If they have been steadily chomping their way through your flowerbeds over the summer months, you may be disinclined to summon up a great deal of sympathy for snails.
And yet surely you would have to have a heart of stone not too feel a little sorry for the subjects of a recent experiment that has seen scientists successfully manage to delete memories in snails.
No – we have no idea either, here on The Value Perspective, how you would test whether or not you had been successful in this.
Still, according to a recent article in Current Biology, researchers from Columbia University Medical Centre and McGill University in the US found they could erase memories by tinkering with proteins – and thus erasing connections – in the brains of the unfortunate molluscs.
Get a weekly round up of the best Value Perspective posts
A practical application for humans
Nor were the scientists doing this just to see if they could.
Their work is seen as the first step to erasing memories in humans, which would have significant implications for the treatment of medical and psychological conditions – for example, post-traumatic stress disorder – especially if it could be achieved while preserving the patient’s normal memory of the past.
That, of course, would be amazing and yet, as we read the article, we could not help thinking this would have absolutely no application to the world of investment – for the simple reason markets tend to forget things very quickly anyway.
From tulips to technology, history is littered with examples of investor euphoria and panic to prove that point but, for the sake of variety, let’s focus on Argentina’s sale last month of a 100-year bond.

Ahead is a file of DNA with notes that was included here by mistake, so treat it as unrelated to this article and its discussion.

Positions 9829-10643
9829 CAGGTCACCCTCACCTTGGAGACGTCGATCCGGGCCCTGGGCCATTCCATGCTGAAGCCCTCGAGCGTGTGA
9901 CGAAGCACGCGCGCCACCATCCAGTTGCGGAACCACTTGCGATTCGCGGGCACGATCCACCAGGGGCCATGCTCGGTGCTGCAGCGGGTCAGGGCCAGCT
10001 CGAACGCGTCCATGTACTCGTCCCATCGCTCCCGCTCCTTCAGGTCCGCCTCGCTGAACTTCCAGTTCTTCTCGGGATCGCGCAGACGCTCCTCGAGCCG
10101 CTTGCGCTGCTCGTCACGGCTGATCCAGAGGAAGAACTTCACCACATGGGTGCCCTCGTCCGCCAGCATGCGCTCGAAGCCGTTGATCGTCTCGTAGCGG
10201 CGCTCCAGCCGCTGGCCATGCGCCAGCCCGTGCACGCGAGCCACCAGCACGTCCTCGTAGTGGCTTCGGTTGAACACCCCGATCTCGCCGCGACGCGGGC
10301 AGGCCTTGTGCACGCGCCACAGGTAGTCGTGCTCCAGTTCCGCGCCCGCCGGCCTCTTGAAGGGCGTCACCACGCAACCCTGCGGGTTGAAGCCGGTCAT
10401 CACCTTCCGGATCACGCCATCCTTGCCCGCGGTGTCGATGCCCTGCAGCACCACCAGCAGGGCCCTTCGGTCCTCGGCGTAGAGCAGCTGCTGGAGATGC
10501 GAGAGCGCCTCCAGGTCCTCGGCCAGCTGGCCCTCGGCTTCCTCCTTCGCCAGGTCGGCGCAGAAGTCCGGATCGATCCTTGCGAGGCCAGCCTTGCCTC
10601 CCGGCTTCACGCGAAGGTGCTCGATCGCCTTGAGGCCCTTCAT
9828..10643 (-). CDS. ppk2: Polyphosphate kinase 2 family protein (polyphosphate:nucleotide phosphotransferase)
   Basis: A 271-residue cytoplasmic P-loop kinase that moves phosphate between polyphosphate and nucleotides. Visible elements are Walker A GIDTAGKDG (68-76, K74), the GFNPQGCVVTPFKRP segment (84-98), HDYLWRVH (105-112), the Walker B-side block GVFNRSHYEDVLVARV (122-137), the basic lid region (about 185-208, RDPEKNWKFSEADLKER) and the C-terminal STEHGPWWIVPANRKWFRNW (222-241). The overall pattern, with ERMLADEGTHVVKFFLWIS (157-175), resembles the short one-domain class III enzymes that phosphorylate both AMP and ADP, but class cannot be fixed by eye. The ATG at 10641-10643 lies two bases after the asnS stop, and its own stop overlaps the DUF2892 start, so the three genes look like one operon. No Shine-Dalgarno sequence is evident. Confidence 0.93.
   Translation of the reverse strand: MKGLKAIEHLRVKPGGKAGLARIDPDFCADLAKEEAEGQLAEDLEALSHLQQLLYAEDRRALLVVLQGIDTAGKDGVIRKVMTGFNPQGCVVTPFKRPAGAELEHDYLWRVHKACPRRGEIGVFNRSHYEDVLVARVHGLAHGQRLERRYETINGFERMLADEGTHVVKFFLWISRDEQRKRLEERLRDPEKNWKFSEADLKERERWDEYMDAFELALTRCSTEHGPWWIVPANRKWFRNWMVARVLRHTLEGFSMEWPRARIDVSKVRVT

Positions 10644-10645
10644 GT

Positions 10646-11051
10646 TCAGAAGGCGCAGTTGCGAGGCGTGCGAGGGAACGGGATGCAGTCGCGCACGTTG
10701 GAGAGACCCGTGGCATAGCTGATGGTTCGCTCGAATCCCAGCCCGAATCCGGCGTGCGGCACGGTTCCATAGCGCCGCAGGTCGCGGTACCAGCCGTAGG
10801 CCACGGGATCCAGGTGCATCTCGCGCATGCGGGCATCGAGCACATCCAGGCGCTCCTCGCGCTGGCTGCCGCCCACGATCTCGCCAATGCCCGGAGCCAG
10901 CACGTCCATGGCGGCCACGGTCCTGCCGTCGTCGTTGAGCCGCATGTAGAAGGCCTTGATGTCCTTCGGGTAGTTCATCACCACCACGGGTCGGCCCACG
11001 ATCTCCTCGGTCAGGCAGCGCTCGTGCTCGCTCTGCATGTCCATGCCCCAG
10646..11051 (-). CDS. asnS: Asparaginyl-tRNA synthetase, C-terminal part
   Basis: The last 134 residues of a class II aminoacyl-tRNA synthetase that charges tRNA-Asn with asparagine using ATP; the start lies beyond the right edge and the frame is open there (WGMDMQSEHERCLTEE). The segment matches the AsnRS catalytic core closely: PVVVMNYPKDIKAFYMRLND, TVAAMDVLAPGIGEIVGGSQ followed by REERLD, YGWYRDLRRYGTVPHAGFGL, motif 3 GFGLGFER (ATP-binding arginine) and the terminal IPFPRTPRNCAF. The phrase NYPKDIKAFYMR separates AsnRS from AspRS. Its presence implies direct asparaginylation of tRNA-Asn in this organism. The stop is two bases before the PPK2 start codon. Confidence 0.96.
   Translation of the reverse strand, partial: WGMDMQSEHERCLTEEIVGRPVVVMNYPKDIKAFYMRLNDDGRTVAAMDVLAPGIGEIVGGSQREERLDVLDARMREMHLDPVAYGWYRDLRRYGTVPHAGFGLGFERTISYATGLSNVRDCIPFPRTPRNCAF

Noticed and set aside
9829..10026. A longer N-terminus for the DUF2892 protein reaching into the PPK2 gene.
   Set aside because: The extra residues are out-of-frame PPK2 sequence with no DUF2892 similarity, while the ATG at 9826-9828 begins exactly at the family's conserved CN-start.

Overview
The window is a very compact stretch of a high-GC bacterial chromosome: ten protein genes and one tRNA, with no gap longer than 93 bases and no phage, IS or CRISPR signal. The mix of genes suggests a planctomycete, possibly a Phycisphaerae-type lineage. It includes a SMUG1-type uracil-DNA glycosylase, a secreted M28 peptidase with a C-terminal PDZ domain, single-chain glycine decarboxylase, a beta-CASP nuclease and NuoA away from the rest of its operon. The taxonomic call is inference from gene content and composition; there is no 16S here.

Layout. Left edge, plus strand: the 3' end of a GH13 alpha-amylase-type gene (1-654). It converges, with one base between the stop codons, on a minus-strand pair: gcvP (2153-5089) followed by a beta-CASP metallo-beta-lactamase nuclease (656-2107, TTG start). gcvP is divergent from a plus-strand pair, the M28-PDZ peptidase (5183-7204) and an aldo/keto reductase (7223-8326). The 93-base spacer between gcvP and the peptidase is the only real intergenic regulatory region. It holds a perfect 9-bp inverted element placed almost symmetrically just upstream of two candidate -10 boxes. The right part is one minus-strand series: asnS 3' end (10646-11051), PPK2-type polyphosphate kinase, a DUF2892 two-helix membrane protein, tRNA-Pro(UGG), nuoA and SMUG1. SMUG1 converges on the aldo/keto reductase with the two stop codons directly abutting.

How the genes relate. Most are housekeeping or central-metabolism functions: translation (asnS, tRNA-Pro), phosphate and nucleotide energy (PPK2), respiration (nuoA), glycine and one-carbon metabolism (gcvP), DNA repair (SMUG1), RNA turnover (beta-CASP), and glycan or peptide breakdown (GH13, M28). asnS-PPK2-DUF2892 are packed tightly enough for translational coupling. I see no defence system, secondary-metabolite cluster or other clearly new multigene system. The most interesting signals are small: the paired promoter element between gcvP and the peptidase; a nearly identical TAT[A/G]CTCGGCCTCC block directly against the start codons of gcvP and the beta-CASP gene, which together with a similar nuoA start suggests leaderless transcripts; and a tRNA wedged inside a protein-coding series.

A 100-year bond?
Why anyone would ever want to buy a 100-year bond is a question we pondered in Sale of the century, when the Mexican government issued one this time three years ago.
Why anyone would buy a 100-year bond from Argentina – a country that has defaulted on its sovereign debt eight times since it achieved independence in 1816, including what was then the world’s largest-ever default in 2001 – is, frankly, beyond us.
To its credit, the Financial Times made a valiant effort to explain this development – assembling a Q&A that included the telling questions “Why were there buyers?” and “Should we be worried this is a sign of froth?”.
The piece, however, concluded less than reassuringly: “Investors buying a 100-year bond issued by Buenos Aires are making a risky bet that this time things are going to be different.”
Four dangerous words
“This time it’s different” have famously been described as the four most dangerous words in investment but a more pertinent quote here, we believe, is the view of the economist JK Galbraith (Wikipedia) in connection with what he called “the extreme brevity of the financial memory” and its natural consequence that “financial disaster is quickly forgotten”.
“When the same or closely similar circumstances occur again, sometimes in only a few years, they are hailed by a new, often youthful, and always supremely confident generation as a brilliantly innovative discovery in the financial and larger economic world,” he writes in his 1990 classic A Short History of Financial Euphoria (Amazon).
“There can be few fields of human endeavour in which history counts for so little as in the world of finance.”
One of the great strengths of value investing is it helps keep the memories of its adherents green by virtue of its disciplined focus on buying attractively valued, out-of-favour companies at all stages in the investment cycle.
Here on The Value Perspective we seek to apply this approach consistently as, while we know it will not always be in favour and although past performance is not a guide to future results, we also know, over longer time periods, it has generated exceptional returns.